I am also far from a major Edge-head, but that is mainly because I think people seem to rate him at a higher level than he really achieved. In his later years he did spend a lot of time around the main event but in reality he was nothing more than a strong midcard talent. Not that there’s anything wrong with that but the fact that his September record is eight losses in eight matches kind of backs up my point. That said, he was without a doubt a dependable talent and that is what is shown here. The TLC was one of his biggest career moments (if not THE biggest), but as my partner said, it has lesser importance for Cena. Interestingly he would only wrestle one more September PPV match in his career due to numerous injuries and that was as a bit-part player in the aforementioned six-man elimination from NOC 2010. It was his solid performances as a midcarder than snag him fourth spot here. As Prime said, the highlight was the excellent cage match with Matt Hardy off the back of the infamous Lita situation. Interestingly it is not his only encounter with Fat Matt in the steel as he and Christian also lost to the Hardys in a cage back in 2000. E&C lost another Tag Team Championship match a year earlier to The New Age Outlaws and he also has interesting midcard encounters against Owen Hart and Eddie Guerrero on his CV. He also did the whole “Triple Crown” thing as lost the Intercontinental Championship to Christian in 2001 to go with losing the WWE and Tag straps.

I guess the defining factor behind putting him in fourth place has to be that you are hard pressed to name a bad match from him, even though of his eight attempts, it’d be very, very generous to say that even half of them were particularly memorable. That’s not something you can say of the man finishing in third, whose matches from September are generally memorable... if not always for the right reasons!


Ok, so I will be the first to tell you that the reputation Triple H has in the IWC is totally unfair and usually ridiculous. That said, if you were ever to point to a month to try and prove some of those stereotypes, it would be September. I would happily argue the reasons for all eight of his victories during the ninth month but again, that is not really why we are here. What we are looking at is how he has performed during the month. In his ten matches he has five world title bouts, and four main events. Whilst none of the matches will go down as The Game’s all time classics, most are very good and a couple extremely underrated for various reasons.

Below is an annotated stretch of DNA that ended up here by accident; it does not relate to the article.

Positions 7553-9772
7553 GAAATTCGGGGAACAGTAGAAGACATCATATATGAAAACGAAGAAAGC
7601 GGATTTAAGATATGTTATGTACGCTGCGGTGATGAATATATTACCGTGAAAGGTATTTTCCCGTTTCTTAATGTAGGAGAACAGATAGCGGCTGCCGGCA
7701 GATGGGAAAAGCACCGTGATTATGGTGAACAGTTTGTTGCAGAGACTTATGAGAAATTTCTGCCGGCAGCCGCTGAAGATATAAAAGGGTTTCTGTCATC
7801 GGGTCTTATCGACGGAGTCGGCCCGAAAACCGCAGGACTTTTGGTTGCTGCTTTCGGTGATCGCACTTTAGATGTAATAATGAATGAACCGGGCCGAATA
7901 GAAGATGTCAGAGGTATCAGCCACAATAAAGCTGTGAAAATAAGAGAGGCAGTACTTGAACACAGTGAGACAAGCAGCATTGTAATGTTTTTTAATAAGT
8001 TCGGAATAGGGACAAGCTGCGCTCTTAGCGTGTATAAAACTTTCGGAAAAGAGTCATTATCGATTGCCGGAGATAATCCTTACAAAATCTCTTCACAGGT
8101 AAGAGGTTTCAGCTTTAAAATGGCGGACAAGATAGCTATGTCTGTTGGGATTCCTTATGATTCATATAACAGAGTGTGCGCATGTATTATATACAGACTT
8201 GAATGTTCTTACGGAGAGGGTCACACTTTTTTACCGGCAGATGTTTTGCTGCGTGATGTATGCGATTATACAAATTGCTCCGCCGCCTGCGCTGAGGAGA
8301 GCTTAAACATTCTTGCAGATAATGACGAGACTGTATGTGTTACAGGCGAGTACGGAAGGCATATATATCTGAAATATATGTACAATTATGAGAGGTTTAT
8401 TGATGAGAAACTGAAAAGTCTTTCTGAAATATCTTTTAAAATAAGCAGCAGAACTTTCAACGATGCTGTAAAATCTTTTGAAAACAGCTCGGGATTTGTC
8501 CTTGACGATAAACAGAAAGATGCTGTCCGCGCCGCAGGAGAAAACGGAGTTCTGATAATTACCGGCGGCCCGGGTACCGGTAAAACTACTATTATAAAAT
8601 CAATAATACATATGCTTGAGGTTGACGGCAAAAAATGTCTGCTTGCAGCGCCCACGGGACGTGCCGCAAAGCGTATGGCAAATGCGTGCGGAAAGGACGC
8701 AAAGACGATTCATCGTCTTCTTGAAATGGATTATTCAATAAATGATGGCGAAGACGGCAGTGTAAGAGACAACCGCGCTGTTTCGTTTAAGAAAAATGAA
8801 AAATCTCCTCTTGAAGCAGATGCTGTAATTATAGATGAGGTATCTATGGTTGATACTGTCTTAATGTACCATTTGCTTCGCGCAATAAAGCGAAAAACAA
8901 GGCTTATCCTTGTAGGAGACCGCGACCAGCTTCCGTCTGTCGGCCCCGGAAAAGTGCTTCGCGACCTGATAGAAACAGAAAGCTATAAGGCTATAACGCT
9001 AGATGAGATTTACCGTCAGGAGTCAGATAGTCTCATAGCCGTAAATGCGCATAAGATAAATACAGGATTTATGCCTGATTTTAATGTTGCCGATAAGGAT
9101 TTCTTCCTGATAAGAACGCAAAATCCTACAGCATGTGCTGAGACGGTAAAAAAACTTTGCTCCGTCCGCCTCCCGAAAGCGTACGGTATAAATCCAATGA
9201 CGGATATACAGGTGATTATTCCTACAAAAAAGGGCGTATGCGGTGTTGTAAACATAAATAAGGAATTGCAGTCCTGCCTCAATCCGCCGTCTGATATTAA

Unlike Edge, who was much more of a model of consistency, I think Hunter’s track record is very up and down. I’d credit him as one of the stronger performers in the 6-pack challenge, a type of match that could quickly descend into a mess but which actually holds up surprisingly well for a WWE multi-man match, most of which would be funny if they weren’t quite so sad. I reckon most people wouldn’t be too hard on the match with Angle, either, because at the time Hunter was one of the most critically acclaimed wrestlers in the company, working with a very promising rookie, and both the match and feud were well-received. Of course, the critics really come out of the woodwork (and if anyone remembers my spell writing back in 2003-4, they’ll know I was one of them, too) following the quad tear, and his subsequent reign as the face of RAW while ratings plummeted. In hindsight, though, that match with Rob Van Dam from 2002 holds up very well and is much better than a lot of people give credit for, and it takes Flair’s intervention to actually get Hunter the victory. In terms of his own contribution and the in-ring product, he hardly ‘buried’ Van Dam. There were obviously huge issues with the way that H was used back then, and I think the timing definitely hurt both RVD and RAW, but in this instance at least, you have to say that at least some of the criticisms aimed directly at HHH are a bit unfair. The match with Goldberg the next year isn’t very good at all, by contrast, and sparked rumours that because he had to job, he half-arsed it. Personally, I think it’s more likely, looking at his movement, that he was working hurt. The Orton match isn’t too bad, despite a flat crowd and Orton’s obvious babyface problems, and you’ve got to say that H’s performance is solid enough on that night and he does his best to make something out of the match. Since then, I’ve been sort of inclined to leave rather than take his September efforts - as I have much of his career in the same timeframe, if I’m to be brutal about it - but I’d probably throw a nod to the bout with The Legacy as one of the stronger matches of recent years. All in all, I’d say there’s just enough memorable stuff in there to give him a positive grade and counteract some of the weaker outings.